Thermoelastic stresses in thick-walled vessels under thermal transients via the inverse route

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Abstract

A common threat to thick-walled vessels and pipes is thermal shock from operational steady state or transient thermoelastic stresses. As such, boundary conditions must be known or determined in order to reveal the underlying thermal state. For direct problems where all boundary conditions (temperature or flux) are known, the procedure is relatively straightforward and mathematically tractable as shown by many studies. Although more practical from a measurement standpoint, the inverse problem where the boundary conditions must be determined from remotely determined temperature and/or flux data is ill-posed and inherently sensitive to errors in the data. As a result, the inverse route is rarely used to determine thermal stresses. Moreover, most analytical solutions to the inverse problem rely on a host of assumptions that usually restrict their utility to time frames before the thermal wave reaches the natural boundaries of the structure. To help offset these limitations and at the same time solve for the useful case of a thick-walled cylinder exposed to thermal loading on the internal surface, the inverse problem was solved using a least-squares determination of polynomial coefficients based on a generalized direct solution to the heat equation. Once the inverse problem was solved in this fashion and the unknown boundary condition on the internal surface determined, the resulting polynomial was used with the generalized direct solution to determine the internal temperature and stress distributions as a function of time and radial position. For a thick-walled cylinder under an internal transient with external convection, excellent agreement was seen with known temperature histories. Given the versatility of the polynomial solutions advocated, the method appears well suited for many thermal scenarios provided the analysis is restricted to the time interval used to determine the polynomial and the thermophysical properties that do not vary with temperature.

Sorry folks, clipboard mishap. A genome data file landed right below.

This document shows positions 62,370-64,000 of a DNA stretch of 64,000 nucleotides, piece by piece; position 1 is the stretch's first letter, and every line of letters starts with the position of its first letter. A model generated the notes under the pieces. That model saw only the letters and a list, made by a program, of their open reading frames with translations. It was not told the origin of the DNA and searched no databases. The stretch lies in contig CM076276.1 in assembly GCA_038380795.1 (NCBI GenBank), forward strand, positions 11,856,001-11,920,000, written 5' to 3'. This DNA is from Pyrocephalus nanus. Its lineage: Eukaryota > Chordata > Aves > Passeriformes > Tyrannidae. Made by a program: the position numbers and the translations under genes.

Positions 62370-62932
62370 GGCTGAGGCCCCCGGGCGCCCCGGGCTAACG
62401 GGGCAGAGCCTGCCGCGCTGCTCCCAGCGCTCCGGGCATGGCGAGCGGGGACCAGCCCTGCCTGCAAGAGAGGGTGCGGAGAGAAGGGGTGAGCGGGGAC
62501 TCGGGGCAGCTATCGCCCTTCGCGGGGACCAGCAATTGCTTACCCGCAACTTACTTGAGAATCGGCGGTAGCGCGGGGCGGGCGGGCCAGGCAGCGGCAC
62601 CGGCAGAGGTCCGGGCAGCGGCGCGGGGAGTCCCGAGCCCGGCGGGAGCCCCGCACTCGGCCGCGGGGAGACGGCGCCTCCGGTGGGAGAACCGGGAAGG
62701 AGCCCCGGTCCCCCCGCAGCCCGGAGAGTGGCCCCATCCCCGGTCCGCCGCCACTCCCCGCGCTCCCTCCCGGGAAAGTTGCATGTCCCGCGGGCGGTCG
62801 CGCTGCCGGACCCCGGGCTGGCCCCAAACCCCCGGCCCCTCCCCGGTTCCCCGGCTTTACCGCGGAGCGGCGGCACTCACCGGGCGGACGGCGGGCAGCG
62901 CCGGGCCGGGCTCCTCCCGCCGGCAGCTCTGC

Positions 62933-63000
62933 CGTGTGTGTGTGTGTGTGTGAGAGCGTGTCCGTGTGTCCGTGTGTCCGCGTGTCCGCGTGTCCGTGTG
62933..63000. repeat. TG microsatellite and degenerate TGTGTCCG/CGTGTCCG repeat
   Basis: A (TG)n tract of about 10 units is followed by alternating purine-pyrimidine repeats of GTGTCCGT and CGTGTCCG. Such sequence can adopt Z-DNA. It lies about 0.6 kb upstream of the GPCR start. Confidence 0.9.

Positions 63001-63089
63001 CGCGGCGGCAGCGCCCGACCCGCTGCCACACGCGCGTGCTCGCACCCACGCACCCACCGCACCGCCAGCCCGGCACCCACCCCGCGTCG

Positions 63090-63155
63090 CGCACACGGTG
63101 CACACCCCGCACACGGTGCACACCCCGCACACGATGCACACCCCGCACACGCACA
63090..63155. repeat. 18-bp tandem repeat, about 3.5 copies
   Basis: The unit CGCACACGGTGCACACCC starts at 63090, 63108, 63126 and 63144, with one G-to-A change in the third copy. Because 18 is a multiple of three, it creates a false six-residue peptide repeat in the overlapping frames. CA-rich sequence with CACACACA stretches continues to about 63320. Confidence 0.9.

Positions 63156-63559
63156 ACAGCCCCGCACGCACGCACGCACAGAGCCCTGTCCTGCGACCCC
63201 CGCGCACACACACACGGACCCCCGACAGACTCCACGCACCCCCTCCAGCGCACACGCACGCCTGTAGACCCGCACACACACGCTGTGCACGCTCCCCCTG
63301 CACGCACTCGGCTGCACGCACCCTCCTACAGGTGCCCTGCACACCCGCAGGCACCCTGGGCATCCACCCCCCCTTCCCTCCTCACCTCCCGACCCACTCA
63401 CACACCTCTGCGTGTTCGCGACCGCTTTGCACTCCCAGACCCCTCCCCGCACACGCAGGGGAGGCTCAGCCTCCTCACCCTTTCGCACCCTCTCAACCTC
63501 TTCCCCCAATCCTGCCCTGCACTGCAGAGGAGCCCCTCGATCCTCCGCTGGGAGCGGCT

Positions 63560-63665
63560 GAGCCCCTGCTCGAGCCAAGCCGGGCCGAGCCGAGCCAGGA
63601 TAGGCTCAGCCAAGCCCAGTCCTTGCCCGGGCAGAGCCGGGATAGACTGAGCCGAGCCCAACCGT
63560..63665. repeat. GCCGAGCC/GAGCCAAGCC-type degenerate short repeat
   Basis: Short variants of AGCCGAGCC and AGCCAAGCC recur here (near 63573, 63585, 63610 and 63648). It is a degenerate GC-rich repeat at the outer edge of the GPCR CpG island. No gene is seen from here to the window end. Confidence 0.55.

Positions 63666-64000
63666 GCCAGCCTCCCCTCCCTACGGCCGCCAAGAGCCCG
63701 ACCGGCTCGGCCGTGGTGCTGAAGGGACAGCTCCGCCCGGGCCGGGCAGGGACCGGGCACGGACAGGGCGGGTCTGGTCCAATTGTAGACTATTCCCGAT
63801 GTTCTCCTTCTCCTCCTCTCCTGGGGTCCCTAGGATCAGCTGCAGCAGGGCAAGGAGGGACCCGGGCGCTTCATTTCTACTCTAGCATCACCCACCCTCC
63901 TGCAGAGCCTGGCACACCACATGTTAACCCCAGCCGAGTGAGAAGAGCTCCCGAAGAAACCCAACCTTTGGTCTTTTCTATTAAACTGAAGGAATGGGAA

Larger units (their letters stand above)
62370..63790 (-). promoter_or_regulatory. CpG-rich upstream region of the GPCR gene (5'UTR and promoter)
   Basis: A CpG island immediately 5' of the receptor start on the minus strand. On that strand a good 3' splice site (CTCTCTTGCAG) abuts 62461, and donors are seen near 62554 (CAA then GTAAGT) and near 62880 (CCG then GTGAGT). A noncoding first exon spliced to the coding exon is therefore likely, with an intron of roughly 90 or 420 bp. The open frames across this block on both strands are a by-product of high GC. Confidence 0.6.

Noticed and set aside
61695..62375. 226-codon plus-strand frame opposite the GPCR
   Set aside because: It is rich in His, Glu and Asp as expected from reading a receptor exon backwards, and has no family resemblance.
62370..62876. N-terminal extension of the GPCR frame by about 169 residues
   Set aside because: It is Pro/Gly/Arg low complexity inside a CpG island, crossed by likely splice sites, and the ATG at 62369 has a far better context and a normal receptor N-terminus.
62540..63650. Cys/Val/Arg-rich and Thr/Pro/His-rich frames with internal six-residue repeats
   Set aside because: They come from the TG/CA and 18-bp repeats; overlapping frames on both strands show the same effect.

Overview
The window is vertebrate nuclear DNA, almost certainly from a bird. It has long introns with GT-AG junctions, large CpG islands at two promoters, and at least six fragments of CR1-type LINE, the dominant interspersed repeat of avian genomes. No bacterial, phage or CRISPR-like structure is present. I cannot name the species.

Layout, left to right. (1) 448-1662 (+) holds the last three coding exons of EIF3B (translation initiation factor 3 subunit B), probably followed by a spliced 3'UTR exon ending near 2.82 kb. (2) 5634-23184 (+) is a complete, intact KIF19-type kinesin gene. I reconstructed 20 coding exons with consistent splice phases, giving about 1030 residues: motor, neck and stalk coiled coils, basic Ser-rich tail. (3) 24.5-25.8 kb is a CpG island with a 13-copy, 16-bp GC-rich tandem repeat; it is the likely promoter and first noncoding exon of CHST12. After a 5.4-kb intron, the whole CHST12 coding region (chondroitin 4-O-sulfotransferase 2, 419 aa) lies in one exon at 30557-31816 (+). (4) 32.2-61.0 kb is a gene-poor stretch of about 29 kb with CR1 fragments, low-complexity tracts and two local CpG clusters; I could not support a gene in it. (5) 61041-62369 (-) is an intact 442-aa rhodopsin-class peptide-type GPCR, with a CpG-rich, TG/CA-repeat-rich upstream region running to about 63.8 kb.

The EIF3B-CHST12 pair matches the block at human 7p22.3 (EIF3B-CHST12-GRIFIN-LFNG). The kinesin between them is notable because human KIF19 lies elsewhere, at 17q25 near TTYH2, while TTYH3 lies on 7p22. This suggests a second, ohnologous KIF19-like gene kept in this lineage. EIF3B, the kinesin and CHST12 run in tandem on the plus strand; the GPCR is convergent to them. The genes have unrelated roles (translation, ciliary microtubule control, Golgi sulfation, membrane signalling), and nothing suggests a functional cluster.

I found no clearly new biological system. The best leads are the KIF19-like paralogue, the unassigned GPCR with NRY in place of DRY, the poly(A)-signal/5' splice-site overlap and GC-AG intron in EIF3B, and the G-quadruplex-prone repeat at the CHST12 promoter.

Original languageEnglish (US)
Pages (from-to)599-604
Number of pages6
JournalJournal of Pressure Vessel Technology, Transactions of the ASME
Volume128
Issue number4
DOIs
StatePublished - Nov 1 2006

All Science Journal Classification (ASJC) codes

  • Safety, Risk, Reliability and Quality
  • Mechanics of Materials
  • Mechanical Engineering

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